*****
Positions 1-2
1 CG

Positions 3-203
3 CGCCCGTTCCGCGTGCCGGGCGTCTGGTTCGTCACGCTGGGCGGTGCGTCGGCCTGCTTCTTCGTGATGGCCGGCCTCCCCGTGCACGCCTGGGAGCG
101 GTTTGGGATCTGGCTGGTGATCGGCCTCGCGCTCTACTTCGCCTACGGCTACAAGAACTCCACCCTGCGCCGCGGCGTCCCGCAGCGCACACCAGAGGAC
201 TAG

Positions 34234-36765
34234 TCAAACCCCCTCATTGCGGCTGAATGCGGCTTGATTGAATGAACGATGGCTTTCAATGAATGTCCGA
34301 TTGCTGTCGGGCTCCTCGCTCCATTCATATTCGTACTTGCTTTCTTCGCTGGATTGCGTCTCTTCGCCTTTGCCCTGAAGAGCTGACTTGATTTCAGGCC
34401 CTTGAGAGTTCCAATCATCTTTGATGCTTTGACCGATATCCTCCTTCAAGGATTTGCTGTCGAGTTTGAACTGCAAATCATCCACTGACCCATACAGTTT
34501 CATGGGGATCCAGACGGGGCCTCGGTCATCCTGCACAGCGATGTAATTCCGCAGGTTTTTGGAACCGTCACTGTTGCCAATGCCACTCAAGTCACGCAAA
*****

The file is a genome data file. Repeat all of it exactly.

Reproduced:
Positions 1-2
1 CG

Positions 3-203
3 CGCCCGTTCCGCGTGCCGGGCGTCTGGTTCGTCACGCTGGGCGGTGCGTCGGCCTGCTTCTTCGTGATGGCCGGCCTCCCCGTGCACGCCTGGGAGCG
101 GTTTGGGATCTGGCTGGTGATCGGCCTCGCGCTCTACTTCGCCTACGGCTACAAGAACTCCACCCTGCGCCGCGGCGTCCCGCAGCGCACACCAGAGGAC
201 TAG

Positions 34234-36765
34234 TCAAACCCCCTCATTGCGGCTGAATGCGGCTTGATTGAATGAACGATGGCTTTCAATGAATGTCCGA
34301 TTGCTGTCGGGCTCCTCGCTCCATTCATATTCGTACTTGCTTTCTTCGCTGGATTGCGTCTCTTCGCCTTTGCCCTGAAGAGCTGACTTGATTTCAGGCC
34401 CTTGAGAGTTCCAATCATCTTTGATGCTTTGACCGATATCCTCCTTCAAGGATTTGCTGTCGAGTTTGAACTGCAAATCATCCACTGACCCATACAGTTT
34501 CATGGGGATCCAGACGGGGCCTCGGTCATCCTGCACAGCGATGTAATTCCGCAGGTTTTTGGAACCGTCACTGTTGCCAATGCCACTCAAGTCACGCAAA